Milner It's on the way to Steamboat during the commute from Hayden. It's only 10 minutes away from Steamboat when there are lines out the door at all the restaurants on Sunday morning, and it's the cheapest breakfast you'll find for what you get in the valley.
On July 31, the Olde Milner Roadhouse served breakfast for the first time. Two days later, I was there.
The decision to start serving breakfast is part of the management's strategy to breathe new life into the restaurant.
It opens at 6 a.m. and serves until 10 a.m. Coffee comes free with any breakfast, which brought our breakfast bill to a figure lower than anything I'd seen since the days of "corner cafne egg and toast" breakfasts many states from here.
My companion ate eggs benedict and I had hearty Midwestern portions of ham and cheese in my omelet. The whole thing came with two cups of coffee and two bowls of fruit for $10.
The Roadhouse has been open for two years, but never for breakfast. Three weeks ago, Linda Nashlenas, longtime manager at Boomerang's restaurant in Steamboat, joined the Roadhouse staff with the breakfast idea.
We ate on a Friday morning. The restaurant was empty and quiet, save for the sound of CNN on the overheard television. The Roadhouse atmosphere feels European small-town Italian.
The first night we stepped through the doors, pulling off the highway spontaneously, I expected to walk into a much rougher place. A dark, smoky bar atmosphere perhaps, where I would have to switch to a touch girl swagger and order a beer without looking at anyone.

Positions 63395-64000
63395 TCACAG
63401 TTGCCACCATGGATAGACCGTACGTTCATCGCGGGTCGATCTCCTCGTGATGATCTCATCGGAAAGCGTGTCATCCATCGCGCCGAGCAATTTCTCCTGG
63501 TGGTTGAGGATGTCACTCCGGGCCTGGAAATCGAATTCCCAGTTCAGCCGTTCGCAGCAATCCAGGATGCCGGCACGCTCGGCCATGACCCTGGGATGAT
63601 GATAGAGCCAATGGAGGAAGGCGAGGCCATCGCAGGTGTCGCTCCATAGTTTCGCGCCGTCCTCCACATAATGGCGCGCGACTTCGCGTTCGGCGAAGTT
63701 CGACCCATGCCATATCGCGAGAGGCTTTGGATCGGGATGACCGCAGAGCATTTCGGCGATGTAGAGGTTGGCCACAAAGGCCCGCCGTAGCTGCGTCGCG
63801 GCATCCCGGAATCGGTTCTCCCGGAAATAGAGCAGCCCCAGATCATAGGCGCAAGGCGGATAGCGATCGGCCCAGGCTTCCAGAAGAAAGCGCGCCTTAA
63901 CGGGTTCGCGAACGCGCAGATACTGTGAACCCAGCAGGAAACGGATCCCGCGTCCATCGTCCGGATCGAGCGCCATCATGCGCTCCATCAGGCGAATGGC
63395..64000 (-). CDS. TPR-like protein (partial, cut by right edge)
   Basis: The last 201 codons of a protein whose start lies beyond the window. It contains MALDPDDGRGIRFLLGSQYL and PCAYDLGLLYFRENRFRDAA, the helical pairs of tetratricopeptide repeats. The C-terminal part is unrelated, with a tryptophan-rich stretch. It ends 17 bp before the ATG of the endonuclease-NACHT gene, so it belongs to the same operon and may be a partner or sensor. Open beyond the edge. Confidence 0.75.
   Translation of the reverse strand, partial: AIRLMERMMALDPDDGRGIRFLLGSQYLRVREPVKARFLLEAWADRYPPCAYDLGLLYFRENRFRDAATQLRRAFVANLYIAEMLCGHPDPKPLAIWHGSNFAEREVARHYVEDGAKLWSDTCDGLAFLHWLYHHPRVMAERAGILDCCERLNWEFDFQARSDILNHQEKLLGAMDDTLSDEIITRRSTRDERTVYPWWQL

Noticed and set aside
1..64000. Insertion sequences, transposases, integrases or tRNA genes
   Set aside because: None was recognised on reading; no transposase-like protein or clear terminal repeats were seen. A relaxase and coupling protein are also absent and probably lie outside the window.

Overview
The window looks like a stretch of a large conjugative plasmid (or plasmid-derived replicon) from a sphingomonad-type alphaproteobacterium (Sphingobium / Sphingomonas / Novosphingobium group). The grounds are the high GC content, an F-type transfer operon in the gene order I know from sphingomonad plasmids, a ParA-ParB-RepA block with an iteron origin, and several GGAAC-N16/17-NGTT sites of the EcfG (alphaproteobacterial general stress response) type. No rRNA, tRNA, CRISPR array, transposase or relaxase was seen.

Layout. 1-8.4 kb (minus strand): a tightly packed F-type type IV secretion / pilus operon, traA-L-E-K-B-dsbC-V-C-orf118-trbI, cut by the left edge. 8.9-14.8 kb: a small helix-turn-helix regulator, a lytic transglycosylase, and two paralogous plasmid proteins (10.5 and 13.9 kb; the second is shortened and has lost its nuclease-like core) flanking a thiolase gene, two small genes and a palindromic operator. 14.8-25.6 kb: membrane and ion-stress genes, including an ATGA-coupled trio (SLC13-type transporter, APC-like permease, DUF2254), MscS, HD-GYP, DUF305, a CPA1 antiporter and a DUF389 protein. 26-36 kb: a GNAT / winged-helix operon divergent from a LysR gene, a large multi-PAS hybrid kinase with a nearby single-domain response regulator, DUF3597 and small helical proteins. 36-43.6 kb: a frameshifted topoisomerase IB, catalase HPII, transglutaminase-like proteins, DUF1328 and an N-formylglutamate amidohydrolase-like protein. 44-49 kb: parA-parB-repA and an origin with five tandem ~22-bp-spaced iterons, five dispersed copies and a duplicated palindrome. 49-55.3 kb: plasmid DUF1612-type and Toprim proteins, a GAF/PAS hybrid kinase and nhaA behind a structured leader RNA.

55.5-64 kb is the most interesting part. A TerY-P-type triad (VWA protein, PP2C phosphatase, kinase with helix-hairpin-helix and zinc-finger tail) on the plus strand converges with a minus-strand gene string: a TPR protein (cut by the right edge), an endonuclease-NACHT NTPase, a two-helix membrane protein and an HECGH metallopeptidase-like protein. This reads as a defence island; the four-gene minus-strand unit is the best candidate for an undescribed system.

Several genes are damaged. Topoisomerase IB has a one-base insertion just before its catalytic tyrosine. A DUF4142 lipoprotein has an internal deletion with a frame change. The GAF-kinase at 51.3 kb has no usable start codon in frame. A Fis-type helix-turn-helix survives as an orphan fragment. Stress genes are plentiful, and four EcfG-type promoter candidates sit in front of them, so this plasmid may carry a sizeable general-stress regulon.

Linda's smile and the Mediterranean feel surprised me and won me over immediately. That night, I ate outside on the plant-filled patio and left my ring on the table. It isn't actually a piece of jewelry, but a broken ring of metal from my fishing rod.
When I walked in for breakfast weeks later, Linda recognized me immediately and reached into the cash register for my ring.
"I never thought anyone would think to save something so small," I said.
"Small things are important," she said, smiling.
Our waiter Friday morning was Linda's husband. As the photo manager at Wal-Mart, he had never waited tables before.
The owner, Bill Doyne, is absent for the time being. He went to Alaska to help a friend who owns a fishing lodge.
His wife and co-owner, Lisa Doyne, said the breakfast addition is doing well. Monday through Friday, commuters stop on their way from Hayden and Craig, and on weekends, the crowds come from Steamboat.
The menu is simple and everything costs around $4. The staff is friendly, but most of the tables sit empty in the morning. I have to assume that is only because no one knows what they are missing.